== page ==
Authors: Usha C. V. Haley (Product Champion), Melanie C. Page, Tyrone S. Pitsis, José Luis Rivas, Kuo Frank Yu
The Practice Theme Committee (PTC) proposed an AOM Strategic Doing project to achieve the following outcomes under the strategic intent of Professional Impact:
1) engaging our colleagues and relevant stakeholders in reflexive consideration and conversation about the meaning and sensemaking of scholarly impact and for whom, followed by conversation that broadens current measurements of impact beyond articles, citations, or media mentions;
2) drawing on the findings of an all-Academy survey and knowledge-dissemination workshops to identify resources in which the AOM may invest to address members’ research, teaching, and training needs to achieve scholarly impact.
Simply stated, this project aims to provide the AOM’s leadership and members with both a mirror and window to comprehend better the complex, pluralistic nature of scholarly impact, including how the AOM’s direct stakeholders (members) and indirect stakeholders (e.g., governments, university administrators, managers, and policymakers) value and comprehend this impact.
The project consisted of two interrelated parts: a qualitative study and quantitative survey on scholarly impact, and their meaning to the AOM’s various constituencies.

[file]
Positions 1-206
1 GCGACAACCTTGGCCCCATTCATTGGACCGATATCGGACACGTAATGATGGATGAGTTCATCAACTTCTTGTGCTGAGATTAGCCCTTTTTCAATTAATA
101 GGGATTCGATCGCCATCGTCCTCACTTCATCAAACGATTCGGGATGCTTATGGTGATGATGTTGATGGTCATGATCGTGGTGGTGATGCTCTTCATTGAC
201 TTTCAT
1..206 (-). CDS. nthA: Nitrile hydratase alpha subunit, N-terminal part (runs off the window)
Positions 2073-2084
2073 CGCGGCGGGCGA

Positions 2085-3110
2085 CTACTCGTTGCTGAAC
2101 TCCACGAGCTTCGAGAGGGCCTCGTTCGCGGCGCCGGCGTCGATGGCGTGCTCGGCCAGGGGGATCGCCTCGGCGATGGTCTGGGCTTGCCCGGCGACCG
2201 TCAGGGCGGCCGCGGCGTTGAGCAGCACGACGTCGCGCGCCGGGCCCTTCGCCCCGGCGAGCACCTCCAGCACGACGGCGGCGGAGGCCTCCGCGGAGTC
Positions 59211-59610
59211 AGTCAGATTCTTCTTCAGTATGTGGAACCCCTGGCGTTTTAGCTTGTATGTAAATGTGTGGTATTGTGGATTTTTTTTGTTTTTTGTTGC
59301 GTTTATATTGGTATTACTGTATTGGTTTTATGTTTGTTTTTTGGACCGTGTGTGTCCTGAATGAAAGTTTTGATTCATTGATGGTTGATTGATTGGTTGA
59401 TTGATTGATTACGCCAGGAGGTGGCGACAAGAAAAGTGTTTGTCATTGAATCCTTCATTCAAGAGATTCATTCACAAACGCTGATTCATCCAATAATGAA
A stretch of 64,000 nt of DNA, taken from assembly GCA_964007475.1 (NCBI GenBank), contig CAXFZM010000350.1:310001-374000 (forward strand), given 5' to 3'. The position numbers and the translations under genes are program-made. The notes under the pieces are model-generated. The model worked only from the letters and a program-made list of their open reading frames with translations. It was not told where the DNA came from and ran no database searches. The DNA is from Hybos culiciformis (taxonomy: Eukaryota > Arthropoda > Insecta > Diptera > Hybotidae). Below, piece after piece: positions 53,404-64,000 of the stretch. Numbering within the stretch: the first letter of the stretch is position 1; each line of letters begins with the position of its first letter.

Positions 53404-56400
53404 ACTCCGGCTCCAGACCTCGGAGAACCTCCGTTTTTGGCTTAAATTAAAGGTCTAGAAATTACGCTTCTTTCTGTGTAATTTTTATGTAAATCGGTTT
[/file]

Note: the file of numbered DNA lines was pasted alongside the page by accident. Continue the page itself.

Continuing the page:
To summarize some of the major results, the AOM’s members perceived:
- the top five audiences for scholarly research as other academics in Management; top managers and decisionmakers in companies; governments and policymakers; other academics in the Social Sciences; and, students
- the top five indicators of scholarly impact as scholarly articles in top-tier journals; scholarly citations to research; scholarly books; competitive research grants, such as NSF; and, articles in practitioner-oriented/industry publications
- scholars’ impact on practice and on government policy as intensely or strongly important indicators of scholarly impact, yet often receiving inadequate, institutional support
- inter-disciplinary research as definitely or probably more impactful than single-discipline research, yet more difficult to publish in top-tier journals
- academic institutions as strongly considering for merit, more than any other indicator, publications in top-tier journals, and as sometimes supporting their pursuit of scholarly impact
- journal lists, journal rankings, and impact factors as definitely not, probably not, or perhaps not reflecting journal quality and scholarly impact, despite their widespread use as indicators of research merit
- Management research as somewhat influential, with the greatest influence being on other Management academics, including what they currently research, will research, and teach.
Management scholars made several actionable recommendations on moving the field forward from its position of academic legitimacy for wider social influence, which the report also includes.